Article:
The point of this evaluation is not to get a score number, but to grow and learn. To make a choice. The choice to love. To keep working, believing, changing, forgiving. Continually getting better at loving your spouse well.
So once you've answered these few simple questions, take advantage of everything listed in your feedback report. And be sure to come back soon, as often as you like, to take the evaluation again and track your progress.
This test is just for you. So be honest. Be yourself. Let it feel like a fresh start.
Dare to love.
Below you'll see a quick snapshot of your evaluation. You can always take it again to compare results, or let your spouse take it with you to match up your answers with their perceptions.
Don't try to tackle improvements all at once in all seven areas. Choose a focus for just this week, and lead your heart to grow in that direction. See what you can learn. And always keep growing in love.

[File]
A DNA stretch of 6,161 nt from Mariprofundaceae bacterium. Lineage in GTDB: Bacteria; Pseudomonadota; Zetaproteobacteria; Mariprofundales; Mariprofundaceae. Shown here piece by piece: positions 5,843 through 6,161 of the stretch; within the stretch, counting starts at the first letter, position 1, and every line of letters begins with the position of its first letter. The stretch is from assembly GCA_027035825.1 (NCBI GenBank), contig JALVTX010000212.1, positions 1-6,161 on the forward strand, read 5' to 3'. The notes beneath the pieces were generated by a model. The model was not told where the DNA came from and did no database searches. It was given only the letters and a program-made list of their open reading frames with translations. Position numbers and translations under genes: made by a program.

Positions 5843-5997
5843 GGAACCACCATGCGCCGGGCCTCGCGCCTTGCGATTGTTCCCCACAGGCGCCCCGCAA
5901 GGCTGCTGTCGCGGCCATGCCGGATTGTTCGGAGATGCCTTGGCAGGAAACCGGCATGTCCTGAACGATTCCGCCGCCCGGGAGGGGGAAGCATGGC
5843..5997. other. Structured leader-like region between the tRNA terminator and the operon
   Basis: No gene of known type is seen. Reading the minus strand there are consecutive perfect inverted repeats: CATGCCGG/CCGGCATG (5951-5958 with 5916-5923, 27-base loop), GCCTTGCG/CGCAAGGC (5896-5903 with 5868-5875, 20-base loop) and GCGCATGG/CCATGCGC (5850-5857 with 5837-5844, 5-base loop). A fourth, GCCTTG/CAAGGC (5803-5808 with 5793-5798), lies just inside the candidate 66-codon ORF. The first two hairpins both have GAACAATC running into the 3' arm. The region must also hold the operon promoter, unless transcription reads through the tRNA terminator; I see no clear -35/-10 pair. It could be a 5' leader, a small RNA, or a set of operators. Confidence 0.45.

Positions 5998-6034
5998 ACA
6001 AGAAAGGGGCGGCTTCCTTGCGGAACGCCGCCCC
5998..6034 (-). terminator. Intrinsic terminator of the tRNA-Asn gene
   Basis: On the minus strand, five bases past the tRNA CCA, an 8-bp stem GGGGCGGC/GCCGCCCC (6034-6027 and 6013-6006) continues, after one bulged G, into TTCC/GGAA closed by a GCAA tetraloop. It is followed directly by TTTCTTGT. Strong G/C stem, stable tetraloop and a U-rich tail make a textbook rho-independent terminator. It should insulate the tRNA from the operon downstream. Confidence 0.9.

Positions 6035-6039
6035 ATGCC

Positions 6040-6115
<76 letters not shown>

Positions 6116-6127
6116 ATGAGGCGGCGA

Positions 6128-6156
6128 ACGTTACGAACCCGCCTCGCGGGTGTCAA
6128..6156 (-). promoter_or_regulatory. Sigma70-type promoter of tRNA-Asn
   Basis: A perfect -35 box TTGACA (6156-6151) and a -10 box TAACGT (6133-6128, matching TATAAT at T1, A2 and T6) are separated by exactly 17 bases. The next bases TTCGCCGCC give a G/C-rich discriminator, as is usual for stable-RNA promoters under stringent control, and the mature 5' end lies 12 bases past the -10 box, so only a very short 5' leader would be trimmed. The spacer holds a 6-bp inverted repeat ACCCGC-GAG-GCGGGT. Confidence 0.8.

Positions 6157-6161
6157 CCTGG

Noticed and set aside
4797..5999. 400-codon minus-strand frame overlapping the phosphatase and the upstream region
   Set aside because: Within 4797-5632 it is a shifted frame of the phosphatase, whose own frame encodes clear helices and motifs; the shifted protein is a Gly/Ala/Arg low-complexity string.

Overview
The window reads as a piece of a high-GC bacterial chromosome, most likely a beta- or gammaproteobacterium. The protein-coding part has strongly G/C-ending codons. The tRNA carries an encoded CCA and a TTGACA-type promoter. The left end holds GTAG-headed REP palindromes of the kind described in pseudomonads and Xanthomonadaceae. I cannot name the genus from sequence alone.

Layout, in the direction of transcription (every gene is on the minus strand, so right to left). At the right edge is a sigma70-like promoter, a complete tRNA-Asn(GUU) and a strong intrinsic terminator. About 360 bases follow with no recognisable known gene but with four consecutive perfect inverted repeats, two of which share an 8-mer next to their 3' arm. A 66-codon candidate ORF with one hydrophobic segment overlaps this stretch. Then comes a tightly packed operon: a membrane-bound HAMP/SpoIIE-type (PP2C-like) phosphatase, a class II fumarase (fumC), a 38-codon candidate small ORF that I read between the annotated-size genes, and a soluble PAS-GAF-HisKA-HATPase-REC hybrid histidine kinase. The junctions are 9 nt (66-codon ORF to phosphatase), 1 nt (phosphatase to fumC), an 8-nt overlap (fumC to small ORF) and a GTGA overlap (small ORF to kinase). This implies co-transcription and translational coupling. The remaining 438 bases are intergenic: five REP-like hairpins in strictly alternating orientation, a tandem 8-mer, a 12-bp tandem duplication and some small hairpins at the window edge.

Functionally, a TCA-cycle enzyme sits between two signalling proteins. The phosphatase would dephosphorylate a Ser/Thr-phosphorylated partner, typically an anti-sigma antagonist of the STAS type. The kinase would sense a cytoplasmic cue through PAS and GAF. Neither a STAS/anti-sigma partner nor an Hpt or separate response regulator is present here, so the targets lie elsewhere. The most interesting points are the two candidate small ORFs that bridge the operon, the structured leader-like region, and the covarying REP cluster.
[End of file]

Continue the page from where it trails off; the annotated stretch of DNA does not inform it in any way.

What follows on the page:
"It is a joy to be hidden," said D. W. Winnicott, "but a disaster not to be found." Attention means that we are noticed, that our words, feelings, and experiences are heard. It is the opposite of being ignored, of feeling invisible in our own homes. Attention communicates respect and interest. It requires looking and listening. As Oscar Wilde once said, "Any duck can hear what I say, but only a person can listen to me."
When you give your spouse attention, you are saying that they matter. As one newlywed said to a counselor, "I've realized that when they say 'marriage takes work,' the real 'work' of marriage is a constant battle against selfishness." Fighting to be unselfish will make us more attentive.
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